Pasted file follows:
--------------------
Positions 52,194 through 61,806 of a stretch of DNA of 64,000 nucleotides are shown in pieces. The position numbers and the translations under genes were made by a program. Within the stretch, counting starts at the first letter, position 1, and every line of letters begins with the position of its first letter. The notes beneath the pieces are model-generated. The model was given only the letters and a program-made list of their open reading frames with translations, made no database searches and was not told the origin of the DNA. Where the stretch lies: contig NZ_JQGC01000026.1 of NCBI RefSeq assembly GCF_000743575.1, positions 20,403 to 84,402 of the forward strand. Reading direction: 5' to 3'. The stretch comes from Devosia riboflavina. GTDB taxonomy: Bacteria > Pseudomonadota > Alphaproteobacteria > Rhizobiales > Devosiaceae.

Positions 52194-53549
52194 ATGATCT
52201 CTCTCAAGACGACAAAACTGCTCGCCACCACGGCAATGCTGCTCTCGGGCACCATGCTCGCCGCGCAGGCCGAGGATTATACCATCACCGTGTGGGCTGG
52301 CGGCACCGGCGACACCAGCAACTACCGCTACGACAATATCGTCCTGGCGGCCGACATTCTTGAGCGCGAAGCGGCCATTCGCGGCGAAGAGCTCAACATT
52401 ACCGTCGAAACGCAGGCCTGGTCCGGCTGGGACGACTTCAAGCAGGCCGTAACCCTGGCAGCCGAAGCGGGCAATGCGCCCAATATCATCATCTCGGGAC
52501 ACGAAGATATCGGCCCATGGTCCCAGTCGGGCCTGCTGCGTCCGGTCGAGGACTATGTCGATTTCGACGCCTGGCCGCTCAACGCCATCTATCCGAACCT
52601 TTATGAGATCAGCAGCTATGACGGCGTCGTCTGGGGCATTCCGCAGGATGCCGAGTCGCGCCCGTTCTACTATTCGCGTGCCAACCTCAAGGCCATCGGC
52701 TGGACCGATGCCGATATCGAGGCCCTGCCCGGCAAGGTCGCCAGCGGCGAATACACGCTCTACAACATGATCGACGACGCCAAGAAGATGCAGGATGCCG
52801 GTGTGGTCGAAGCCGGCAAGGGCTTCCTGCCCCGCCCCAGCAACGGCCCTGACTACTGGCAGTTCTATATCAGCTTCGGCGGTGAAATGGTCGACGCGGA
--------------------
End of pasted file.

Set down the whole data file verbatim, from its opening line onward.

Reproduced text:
Positions 52,194 through 61,806 of a stretch of DNA of 64,000 nucleotides are shown in pieces. The position numbers and the translations under genes were made by a program. Within the stretch, counting starts at the first letter, position 1, and every line of letters begins with the position of its first letter. The notes beneath the pieces are model-generated. The model was given only the letters and a program-made list of their open reading frames with translations, made no database searches and was not told the origin of the DNA. Where the stretch lies: contig NZ_JQGC01000026.1 of NCBI RefSeq assembly GCF_000743575.1, positions 20,403 to 84,402 of the forward strand. Reading direction: 5' to 3'. The stretch comes from Devosia riboflavina. GTDB taxonomy: Bacteria > Pseudomonadota > Alphaproteobacteria > Rhizobiales > Devosiaceae.

Positions 52194-53549
52194 ATGATCT
52201 CTCTCAAGACGACAAAACTGCTCGCCACCACGGCAATGCTGCTCTCGGGCACCATGCTCGCCGCGCAGGCCGAGGATTATACCATCACCGTGTGGGCTGG
52301 CGGCACCGGCGACACCAGCAACTACCGCTACGACAATATCGTCCTGGCGGCCGACATTCTTGAGCGCGAAGCGGCCATTCGCGGCGAAGAGCTCAACATT
52401 ACCGTCGAAACGCAGGCCTGGTCCGGCTGGGACGACTTCAAGCAGGCCGTAACCCTGGCAGCCGAAGCGGGCAATGCGCCCAATATCATCATCTCGGGAC
52501 ACGAAGATATCGGCCCATGGTCCCAGTCGGGCCTGCTGCGTCCGGTCGAGGACTATGTCGATTTCGACGCCTGGCCGCTCAACGCCATCTATCCGAACCT
52601 TTATGAGATCAGCAGCTATGACGGCGTCGTCTGGGGCATTCCGCAGGATGCCGAGTCGCGCCCGTTCTACTATTCGCGTGCCAACCTCAAGGCCATCGGC
52701 TGGACCGATGCCGATATCGAGGCCCTGCCCGGCAAGGTCGCCAGCGGCGAATACACGCTCTACAACATGATCGACGACGCCAAGAAGATGCAGGATGCCG
52801 GTGTGGTCGAAGCCGGCAAGGGCTTCCTGCCCCGCCCCAGCAACGGCCCTGACTACTGGCAGTTCTATATCAGCTTCGGCGGTGAAATGGTCGACGCGGA